This style of Southern Shaolin Kung Fu is derived from a master who spontaneously selected the best patterns and strategies of three kung fu styles: Choy Family Kung Fu, Li Family Kung Fu, and Monk (Fatt means “Buddha”) Kung Fu. The style is characterized by extensive external force training, diagonal stances, and long-reaching arm movements. Its forte is fighting multiple opponents, especially if they are of low level, which is a boon during times of war and rebellion. A characteristic strategy of a Choy Li Fatt exponent when faced with many foes is to dive right into the herd swinging their powerful arms about “like a wolf amongst sheep.”
Force training in Choy Li Fatt tends to be external. In addition to zhan zhuang, there is common use of stone locks, wooden dummies, sand bags, and poles tends to develop force such as Iron Fist, Iron Palm, Iron Arm, and Iron Leg. Some practitioners develop protective force such as Iron Shirt or Thirteen Grand Guards so that they can withstand weapon attacks on their bodies. Elite and lucky students sometimes learn selections from the Eighteen Lohan Art for internal force and agility while others learn Southern style triple stretch movements for force.
There are many sets in Choy Li Fatt, though the basic sets are Five Wheel Stance (to train basic stances, footwork, and leg strength) and Five Wheel Fists (to train basic hand movements, attacks, and defenses). Specialized sets exist as well, such as Buddha Palm and Eight Direction Evading Palm. Regardless, a Choy Li Fatt set can often be distinguished by its swinging arm movements and use of the diagonal Bow Arrow stance. Choy Li Fatt practitioners often use the tactic of “no defense direct counter” whereby their counter-attack incorporates a simultaneous defense and counterattack on the opponent’s body, attacking arm or leg. My grandmaster composed a new set, the Twelve Fist Set (so named because there are twelve methods of striking with the fist) to meet an expedient need (preparing kung fu exponents to use this style in free sparring competitions) when he taught this style (a few glimpses from the course, including the use of the Wave tactic and Iron Arm training, can be seen here).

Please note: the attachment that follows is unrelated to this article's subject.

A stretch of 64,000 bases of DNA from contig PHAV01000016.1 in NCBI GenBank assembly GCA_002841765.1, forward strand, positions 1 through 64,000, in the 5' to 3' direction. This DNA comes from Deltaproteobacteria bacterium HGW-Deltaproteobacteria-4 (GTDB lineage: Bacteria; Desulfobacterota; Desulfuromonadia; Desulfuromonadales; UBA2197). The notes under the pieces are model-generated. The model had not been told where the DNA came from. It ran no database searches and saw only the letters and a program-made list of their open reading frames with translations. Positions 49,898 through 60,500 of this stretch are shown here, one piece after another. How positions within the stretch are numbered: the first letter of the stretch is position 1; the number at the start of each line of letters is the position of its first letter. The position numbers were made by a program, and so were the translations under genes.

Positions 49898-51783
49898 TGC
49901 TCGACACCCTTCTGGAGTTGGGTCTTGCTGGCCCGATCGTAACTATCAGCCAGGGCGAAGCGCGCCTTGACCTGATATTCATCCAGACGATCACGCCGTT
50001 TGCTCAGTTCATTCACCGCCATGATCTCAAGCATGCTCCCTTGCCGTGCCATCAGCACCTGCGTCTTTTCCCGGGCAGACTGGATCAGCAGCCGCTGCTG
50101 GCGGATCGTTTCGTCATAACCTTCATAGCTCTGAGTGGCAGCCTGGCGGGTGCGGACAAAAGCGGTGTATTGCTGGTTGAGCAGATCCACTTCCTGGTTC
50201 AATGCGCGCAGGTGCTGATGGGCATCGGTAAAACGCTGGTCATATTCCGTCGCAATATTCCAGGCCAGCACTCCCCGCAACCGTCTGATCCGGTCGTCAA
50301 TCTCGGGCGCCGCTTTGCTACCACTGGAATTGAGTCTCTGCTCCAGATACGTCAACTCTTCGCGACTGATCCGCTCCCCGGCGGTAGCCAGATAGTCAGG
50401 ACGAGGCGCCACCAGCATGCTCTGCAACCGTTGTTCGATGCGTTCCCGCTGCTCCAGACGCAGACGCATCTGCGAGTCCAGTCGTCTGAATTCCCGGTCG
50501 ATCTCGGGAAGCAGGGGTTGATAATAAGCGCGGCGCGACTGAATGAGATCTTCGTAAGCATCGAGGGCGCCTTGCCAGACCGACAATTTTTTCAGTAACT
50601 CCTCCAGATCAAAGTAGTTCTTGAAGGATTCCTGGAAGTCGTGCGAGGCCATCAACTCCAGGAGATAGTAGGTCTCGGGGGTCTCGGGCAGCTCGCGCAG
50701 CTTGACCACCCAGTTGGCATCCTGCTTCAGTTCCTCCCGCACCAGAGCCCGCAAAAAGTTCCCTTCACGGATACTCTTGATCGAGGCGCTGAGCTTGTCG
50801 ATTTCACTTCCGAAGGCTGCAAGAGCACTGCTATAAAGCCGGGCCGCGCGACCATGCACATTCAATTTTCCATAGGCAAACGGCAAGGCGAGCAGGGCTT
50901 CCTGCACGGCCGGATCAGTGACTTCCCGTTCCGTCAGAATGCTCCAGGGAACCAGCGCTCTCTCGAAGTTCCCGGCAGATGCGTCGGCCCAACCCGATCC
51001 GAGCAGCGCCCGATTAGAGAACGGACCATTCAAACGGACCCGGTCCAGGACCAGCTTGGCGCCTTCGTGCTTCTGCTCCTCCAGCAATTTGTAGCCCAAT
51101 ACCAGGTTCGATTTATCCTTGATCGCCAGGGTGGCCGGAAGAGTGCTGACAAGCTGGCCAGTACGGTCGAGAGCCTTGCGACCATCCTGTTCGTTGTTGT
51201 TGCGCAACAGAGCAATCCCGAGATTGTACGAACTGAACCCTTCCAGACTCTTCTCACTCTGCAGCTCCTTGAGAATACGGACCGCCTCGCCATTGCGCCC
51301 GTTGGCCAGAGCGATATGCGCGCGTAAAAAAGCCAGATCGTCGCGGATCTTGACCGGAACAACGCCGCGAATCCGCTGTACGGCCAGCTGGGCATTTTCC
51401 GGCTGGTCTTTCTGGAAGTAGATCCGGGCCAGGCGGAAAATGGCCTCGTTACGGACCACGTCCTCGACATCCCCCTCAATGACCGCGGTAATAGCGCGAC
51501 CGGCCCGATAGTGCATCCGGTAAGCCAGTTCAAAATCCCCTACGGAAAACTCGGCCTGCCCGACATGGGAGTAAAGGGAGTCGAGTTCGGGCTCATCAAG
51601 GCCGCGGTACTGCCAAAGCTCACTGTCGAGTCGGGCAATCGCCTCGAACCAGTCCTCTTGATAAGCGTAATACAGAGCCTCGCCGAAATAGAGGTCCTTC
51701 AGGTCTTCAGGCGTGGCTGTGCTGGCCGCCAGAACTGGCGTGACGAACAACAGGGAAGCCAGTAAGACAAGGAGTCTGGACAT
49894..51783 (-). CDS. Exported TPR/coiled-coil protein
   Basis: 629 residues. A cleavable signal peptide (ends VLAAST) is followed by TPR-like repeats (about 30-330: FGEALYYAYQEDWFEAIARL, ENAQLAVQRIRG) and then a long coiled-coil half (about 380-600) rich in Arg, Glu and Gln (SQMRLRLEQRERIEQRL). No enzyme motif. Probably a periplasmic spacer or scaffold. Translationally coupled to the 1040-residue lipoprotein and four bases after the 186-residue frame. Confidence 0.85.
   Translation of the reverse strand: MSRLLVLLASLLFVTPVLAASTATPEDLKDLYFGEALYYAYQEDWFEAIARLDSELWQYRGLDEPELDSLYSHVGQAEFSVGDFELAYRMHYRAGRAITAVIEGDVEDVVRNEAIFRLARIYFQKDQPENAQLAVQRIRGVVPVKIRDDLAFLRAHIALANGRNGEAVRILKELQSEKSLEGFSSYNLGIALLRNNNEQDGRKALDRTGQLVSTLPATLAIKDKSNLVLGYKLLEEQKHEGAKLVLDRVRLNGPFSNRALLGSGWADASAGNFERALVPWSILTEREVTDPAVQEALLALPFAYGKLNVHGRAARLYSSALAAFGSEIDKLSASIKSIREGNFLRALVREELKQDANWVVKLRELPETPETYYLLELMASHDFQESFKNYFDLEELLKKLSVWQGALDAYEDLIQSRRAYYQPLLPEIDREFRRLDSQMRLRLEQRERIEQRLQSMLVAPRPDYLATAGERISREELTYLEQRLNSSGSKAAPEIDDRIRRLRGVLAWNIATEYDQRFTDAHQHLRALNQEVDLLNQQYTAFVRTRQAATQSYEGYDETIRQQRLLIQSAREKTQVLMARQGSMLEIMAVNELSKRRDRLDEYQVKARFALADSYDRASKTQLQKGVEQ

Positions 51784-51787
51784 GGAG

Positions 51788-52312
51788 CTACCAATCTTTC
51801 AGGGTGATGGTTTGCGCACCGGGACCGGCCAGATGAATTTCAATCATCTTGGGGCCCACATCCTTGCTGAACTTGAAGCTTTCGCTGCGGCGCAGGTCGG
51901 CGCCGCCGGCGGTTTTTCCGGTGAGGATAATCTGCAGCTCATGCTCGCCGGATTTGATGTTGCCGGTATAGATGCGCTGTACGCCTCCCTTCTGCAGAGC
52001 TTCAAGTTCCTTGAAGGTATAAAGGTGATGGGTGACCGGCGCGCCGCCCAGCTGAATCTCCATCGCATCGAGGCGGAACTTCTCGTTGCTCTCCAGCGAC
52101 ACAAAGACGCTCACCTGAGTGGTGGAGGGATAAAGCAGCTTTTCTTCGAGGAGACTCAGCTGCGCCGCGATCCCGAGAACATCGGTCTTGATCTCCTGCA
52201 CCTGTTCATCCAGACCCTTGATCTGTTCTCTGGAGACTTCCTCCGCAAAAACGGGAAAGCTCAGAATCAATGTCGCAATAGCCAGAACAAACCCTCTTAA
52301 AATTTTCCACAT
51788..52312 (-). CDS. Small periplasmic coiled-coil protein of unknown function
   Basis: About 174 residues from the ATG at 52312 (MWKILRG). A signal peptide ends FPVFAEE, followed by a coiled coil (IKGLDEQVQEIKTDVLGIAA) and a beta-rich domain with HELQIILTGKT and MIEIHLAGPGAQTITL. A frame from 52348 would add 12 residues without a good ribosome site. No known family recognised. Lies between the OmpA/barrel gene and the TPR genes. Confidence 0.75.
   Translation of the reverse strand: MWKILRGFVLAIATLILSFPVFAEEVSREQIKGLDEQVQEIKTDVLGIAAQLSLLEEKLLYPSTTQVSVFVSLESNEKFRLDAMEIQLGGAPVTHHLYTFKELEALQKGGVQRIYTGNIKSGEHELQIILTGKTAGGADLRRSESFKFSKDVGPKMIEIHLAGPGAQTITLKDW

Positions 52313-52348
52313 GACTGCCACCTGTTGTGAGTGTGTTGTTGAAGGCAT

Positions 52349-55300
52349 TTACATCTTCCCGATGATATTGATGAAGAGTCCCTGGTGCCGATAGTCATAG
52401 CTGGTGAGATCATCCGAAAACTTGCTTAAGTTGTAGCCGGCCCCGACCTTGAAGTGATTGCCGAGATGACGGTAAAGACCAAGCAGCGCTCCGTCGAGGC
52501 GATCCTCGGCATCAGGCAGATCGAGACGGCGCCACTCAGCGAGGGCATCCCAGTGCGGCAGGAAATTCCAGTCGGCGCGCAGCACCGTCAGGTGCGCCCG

Choy Li Fatt is well known for the Wave tactic, which is similar to Tantui’s Three Rings Around the Moon. This consists of swinging and thrusting the arms in such a way that an opponent can be smashed or struck regardless of their responses. An opponent could attack with a thrust punch, kick, or attempt to grip the Choy Li Fatt exponent, but a step off to a diagonal Bow Arrow stance followed by a round-about turn could lead to the exponent’s Iron Arm smashing down on the opponent’s arms, legs, head, or body. Many Choy Li Fatt fighters utilize diagonal and off-line stances like the Dragon Riding stance or diagonal Bow Arrow rather than a more linear approach such as Hoong Ka, represented in the epithet “Hoong Ka enters from the front and Choy Li Fatt enters from the sides.”
A nice and clear video of Five Wheel Stance is here:
A lovely video of an old master demonstrating the advanced “Evading Buddha Palm” set of Choy Li Fatt can be viewed here:
As I have not had training in Choy Li Fatt, this information is summarized from the writings and teachings of Grandmaster Wong Kiew Kit of the Shaolin Wahnam Institute.